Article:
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Building a One Page Financial Statement to Change Your Financial Future

by Ben Leybovich on January 21, 2014 · 28 comments

  

Would you be terribly surprised if I told you that once in a while I run dry on ideas for the BiggerPockets blog?  I mean, between BP and my blog I write quite a lot, and while it’s easy when inspiration takes over, there are times when it’s simply not there…what to do?

Good news – there are two ways I can usually come up with topics to write about.  The first thing I do to get ideas is check what Brandon Turner wrote about in the past two weeks; I am usually able to find something to disagree with.  This is my favorite approach indeed – it’s very difficult to say why…

However, once in a great while Brandon manages to go for two weeks without making some fantastically silly argument in his articles that I can pick at, in which case I am back to being stuck and it’s time for plan B which is to check the forums – what do people want to know this week?  Perhaps this should be my plan A, but I just can’t help myself…

This article is in response to something I saw in the forums:

This Week in the Forums

I came across a thread this week in which the gentleman was asking for a template of a Financial Statement.  I have a story around this that I thought I’d share:

The Story

I am a violinist by training.  A lot of what I did to make a living in the past was teaching – at one point I had many budding fiddle students.  Well – it just so happens that the grand-father of one of my students was a very successful RE investor.  I knew that there was a ton that I could learn from him if I could only gain access to him, which was anything but easy.  For the first few years he didn’t give me the time of day.

Eventually, though, either because it was obvious that I was trying very hard, or for another, he invited me over for a chat and while most of what was said is none of your business, I will tell you that he asked me for a Financial Statement.  He said nonchalantly, as if it didn’t matter at all – just give me something simple; something on one page that lists your assets and debts, and your income…Come back tomorrow and bring it – 11 AM will do fine.

Financial Statement

I did not have a one-page Financial Statement.  I had my tax returns, which is the most complete financial statement there is, but he obviously was not looking for that…what to do?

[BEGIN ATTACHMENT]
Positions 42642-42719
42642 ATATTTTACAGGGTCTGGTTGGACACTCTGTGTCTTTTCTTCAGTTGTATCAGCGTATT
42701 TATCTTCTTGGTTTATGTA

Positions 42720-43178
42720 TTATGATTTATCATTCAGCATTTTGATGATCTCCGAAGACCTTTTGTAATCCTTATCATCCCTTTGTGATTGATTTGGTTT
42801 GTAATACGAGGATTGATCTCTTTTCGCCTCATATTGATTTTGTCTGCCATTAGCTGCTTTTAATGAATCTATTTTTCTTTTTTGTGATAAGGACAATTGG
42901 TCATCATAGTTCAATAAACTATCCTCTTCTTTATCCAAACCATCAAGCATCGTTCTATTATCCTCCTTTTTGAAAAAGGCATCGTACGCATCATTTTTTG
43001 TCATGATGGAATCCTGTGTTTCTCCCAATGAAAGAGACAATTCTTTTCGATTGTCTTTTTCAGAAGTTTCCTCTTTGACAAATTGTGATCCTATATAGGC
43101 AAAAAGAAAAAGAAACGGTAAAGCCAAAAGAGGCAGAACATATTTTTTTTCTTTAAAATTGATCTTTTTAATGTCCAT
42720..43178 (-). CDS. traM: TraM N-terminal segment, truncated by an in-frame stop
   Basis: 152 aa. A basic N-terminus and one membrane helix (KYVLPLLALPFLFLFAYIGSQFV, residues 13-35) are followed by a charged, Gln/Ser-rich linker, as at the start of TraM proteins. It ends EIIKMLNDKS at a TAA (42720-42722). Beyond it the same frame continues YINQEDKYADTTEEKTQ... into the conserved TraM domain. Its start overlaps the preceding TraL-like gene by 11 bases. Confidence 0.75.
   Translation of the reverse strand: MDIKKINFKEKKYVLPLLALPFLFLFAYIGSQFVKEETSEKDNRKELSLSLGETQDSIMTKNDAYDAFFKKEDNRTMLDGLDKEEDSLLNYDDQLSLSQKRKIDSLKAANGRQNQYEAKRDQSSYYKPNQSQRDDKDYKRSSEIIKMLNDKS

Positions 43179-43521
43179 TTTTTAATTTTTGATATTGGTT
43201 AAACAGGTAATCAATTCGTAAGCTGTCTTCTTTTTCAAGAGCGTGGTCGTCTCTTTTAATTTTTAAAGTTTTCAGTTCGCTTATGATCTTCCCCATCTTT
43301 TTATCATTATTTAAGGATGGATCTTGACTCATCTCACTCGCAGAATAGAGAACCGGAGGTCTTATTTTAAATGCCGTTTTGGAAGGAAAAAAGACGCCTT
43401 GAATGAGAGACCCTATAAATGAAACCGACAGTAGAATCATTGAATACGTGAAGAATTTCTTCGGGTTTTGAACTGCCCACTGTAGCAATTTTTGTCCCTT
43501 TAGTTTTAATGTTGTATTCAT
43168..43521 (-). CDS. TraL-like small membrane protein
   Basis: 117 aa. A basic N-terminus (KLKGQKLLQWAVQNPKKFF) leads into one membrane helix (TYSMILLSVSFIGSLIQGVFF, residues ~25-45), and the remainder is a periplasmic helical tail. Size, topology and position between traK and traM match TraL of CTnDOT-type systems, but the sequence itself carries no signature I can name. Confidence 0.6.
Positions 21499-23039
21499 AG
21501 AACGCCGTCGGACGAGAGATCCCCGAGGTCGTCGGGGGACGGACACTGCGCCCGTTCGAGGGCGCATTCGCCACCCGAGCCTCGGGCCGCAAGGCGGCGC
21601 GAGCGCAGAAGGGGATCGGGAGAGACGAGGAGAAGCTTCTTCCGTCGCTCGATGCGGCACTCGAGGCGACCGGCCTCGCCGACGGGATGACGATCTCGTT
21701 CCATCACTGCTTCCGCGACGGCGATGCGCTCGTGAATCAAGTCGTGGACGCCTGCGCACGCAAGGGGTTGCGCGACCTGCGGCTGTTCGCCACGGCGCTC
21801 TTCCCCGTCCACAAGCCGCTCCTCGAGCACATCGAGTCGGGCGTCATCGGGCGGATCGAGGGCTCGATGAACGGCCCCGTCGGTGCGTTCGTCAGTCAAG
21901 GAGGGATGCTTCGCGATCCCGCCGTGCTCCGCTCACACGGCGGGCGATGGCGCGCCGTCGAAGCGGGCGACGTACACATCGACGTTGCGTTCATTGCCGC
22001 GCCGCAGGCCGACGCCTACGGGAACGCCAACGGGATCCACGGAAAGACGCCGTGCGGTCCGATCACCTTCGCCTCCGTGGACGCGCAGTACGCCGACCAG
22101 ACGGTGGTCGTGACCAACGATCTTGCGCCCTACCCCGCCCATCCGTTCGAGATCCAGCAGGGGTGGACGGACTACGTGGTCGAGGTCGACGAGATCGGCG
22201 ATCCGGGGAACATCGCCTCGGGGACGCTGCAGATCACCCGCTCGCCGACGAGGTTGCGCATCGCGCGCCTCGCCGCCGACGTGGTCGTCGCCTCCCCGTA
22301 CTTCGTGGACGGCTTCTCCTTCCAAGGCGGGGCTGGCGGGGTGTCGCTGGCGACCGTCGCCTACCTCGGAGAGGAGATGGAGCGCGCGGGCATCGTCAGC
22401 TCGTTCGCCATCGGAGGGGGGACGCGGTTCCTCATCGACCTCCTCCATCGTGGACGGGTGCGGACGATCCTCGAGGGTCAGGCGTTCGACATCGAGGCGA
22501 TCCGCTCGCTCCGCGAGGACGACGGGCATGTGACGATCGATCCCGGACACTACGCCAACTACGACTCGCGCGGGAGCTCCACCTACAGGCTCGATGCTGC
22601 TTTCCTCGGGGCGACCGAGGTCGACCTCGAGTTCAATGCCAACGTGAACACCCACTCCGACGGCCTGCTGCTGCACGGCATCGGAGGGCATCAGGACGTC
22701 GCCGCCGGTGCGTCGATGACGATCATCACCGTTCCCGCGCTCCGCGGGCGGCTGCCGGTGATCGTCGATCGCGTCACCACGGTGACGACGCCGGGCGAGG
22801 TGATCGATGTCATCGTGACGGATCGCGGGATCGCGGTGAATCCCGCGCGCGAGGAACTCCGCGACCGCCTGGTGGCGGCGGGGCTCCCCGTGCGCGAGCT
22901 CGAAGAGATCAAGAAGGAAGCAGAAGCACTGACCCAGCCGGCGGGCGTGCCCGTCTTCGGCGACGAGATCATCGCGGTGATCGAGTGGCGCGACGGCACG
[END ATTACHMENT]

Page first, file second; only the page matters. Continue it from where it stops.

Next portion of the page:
Well, just like most people reading this, at one point I had read Rich Dad Poor Dad by Robert Kiyosaki and I followed that up by spending $200 on the board game Cash Flow.

If you haven’t played this game, you should.  Though it’s only the very tip of the iceberg and to succeed in real life you’ll need to know much more, this game is a very effective tool to get you thinking in the right direction…

One of the playing pieces in this game is essentially a one-page financial statement.  Players pull profession cards at the outset of the game which assign the player’s starting financials.  These financials get transferred onto the one-page financial statement, and every time a player is involved in a financial event throughout the game, good or bad, the financial statement is amended by the player to reflect the changes brought on by the event.  What makes the Cash Flow game is so good is that it allows players the benefit of experiencing in real-time the impact of the financial decisions they make.

A financial statement is comprised of two main parts: Income Statement and Balance Sheet.  The Income Statement lists, tallies, and reconciles all of the income streams as well as expenses.  The resulting figure is Cash Flow.  The Balance Sheet tracks all of the Assets and Liabilities.

Coming Back to my Mentor’s Request

Put before the reality of needing a one-page financial statement before 11 AM the following day, there was but one thing to do – make one, and so I did.  I went home, opened a new Excel file, and created a one-page report loosely modeled on the financial statement from the Cash Flow game.  I was able to program all of the cells as need-be and within 45 minutes I had the complete summary of my financial life ready to go.

I still have it, though it has undergone modifications to accommodate the increased complexity of the things I am involved with now-days.  Patrisha and I updated this financial statement every month for a period of 2 years, until we gained a clear perspective on how our financial life really works.  Currently, we update it each quarter and any time we are considering making a financial decision – we like to know the impact of this decision before we are in the middle of it.